Phil Mustard is, of course, a fearsome one-day opener who resides on the list of mistreated England wicketkeepers of the last decade, but Mark Stoneman's return to form after a sticky start meant the total was never in doubt. Stoneman, who this year inherited the No. 23 shirt from his idol and mentor Michael Di Venuto, played partly like his hero and partly like Matthew Hayden at his belligerent best.
Yet, more significant in the long term may be the initially baffling selection of Gareth Breese, the non-spinning spinner whose accuracy and late order hitting has long made him the preserve of the limited overs side but whose recent four-day appearances have been few and increasingly far between. He put in an admirable performance but it was the desire to actively pick a second spinner which was most noteworthy. After dropping out for the next game at The Oval with injury, that the even more rogue selection of 19-year-old Ryan Buckley, a player who had barely been a second XI regular last summer, proved that Durham's commitment to a second spinner was probably here to stay, especially after he took five wickets in the first innings, thanks in part to Collingwood's relentlessly aggressive captaincy supporting a man he'd only faced a few times in the nets.
As batting allrounder Ryan Pringle is also staking a claim in the YB40 side, this potentially first ever golden age for Durham spin is an intriguing one and should prove pivotal for Scott Borthwick, who has been given the responsibility of moving up from No. 8 to No. 3 in the batting and may actually get a full of season of regular bowling, something which has escaped the 23-year-old legspinner due to vagaries of the English summer. Just like Ben Stokes, his bowling his still relatively inconsistent with too many bad balls creeping through, but his six wickets and steady batting in the chase against Surrey mean that this player who excels in the field and has the exuberant charm of eager-to-please Labrador puppy could fulfil his potential as an allrounder.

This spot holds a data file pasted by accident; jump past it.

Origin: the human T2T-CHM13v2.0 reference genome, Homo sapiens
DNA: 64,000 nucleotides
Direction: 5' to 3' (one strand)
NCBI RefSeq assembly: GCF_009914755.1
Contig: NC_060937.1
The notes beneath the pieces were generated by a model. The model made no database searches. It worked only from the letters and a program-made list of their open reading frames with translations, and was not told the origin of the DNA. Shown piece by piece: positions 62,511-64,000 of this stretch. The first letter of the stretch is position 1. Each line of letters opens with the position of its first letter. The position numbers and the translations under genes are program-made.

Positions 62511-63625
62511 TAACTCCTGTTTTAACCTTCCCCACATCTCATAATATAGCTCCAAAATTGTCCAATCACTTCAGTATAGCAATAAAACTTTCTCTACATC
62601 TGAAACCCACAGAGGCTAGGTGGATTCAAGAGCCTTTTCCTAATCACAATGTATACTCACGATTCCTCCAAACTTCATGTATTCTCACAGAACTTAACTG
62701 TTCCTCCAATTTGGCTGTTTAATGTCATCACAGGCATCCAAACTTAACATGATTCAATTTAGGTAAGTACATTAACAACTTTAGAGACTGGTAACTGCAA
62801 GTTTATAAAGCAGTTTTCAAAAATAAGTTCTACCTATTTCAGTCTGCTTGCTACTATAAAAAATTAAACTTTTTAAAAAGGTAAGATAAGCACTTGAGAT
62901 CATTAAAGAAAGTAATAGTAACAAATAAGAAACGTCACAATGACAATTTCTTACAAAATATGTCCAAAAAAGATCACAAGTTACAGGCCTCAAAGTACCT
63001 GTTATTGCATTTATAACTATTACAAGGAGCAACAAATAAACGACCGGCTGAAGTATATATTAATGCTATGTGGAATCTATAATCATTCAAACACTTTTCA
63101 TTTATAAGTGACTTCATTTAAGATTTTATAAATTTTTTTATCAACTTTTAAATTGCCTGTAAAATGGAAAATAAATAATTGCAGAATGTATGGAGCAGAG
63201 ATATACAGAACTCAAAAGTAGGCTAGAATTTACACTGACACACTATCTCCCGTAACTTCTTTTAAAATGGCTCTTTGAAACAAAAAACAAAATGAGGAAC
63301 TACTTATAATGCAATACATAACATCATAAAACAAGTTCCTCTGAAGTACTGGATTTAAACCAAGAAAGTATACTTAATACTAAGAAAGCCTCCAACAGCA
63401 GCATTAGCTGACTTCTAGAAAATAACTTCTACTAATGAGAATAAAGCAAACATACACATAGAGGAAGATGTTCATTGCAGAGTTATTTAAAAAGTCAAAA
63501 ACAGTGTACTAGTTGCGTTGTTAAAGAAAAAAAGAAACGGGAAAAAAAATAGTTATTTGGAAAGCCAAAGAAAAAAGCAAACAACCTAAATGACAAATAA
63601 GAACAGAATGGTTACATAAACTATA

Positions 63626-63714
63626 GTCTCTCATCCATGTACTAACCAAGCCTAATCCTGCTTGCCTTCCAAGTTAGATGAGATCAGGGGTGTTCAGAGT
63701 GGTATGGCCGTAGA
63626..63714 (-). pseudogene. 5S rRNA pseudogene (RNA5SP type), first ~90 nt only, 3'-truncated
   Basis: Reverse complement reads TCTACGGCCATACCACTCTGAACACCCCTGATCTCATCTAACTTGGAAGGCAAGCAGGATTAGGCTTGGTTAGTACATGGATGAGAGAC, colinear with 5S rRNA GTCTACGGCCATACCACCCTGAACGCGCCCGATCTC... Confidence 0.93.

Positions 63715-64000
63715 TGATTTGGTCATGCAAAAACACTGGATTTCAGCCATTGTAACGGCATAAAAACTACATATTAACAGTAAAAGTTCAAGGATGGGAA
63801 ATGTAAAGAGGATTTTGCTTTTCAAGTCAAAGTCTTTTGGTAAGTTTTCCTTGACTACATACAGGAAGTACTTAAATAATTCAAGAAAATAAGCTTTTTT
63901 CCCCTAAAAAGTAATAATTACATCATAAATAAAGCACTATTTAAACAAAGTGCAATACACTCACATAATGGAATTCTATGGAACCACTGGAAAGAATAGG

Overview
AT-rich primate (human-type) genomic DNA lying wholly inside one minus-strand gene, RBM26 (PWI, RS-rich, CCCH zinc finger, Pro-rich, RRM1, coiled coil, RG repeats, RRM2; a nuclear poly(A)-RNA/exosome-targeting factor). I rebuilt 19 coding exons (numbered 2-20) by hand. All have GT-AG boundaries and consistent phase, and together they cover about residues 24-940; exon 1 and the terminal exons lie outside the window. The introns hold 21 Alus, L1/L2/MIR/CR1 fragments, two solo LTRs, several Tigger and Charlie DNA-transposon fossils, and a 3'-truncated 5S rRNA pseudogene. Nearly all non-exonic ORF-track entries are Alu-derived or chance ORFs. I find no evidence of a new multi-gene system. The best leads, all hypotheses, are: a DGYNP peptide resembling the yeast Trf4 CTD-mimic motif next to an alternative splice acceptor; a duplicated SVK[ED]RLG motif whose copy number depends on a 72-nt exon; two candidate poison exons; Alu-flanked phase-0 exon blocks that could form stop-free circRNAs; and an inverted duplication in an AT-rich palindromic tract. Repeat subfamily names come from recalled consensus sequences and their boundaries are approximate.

With bowling allrounder and owner of the silliest start to a run up in county cricket Mark Wood getting wickets and runs at Trent Bridge, Durham's aim appears to be to stack the side high with versatile allrounders to ensure those top order frailties aren't necessarily the end of the world and that they have the bowlers to react to any surface. It almost certainly won't be the stuff of title wins but with three wins on the board already, perhaps there's a hope that this season of transition might not be the nervous relegation battle we once feared.
James Tiernan writes on cricket, football and music for almost anyone who asks nicely. He tweets hereFeeds: James Tiernan
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James Tiernan is a Newcastle-based writer who divides his time between pontificating on cricket, football and music and teaching children the finer points of English literature. He watches Durham CCC in the summer, Sunderland AFC in the winter, and travels obscure musical trails all year round. Also contributes to the Durham Times. @jamestiernan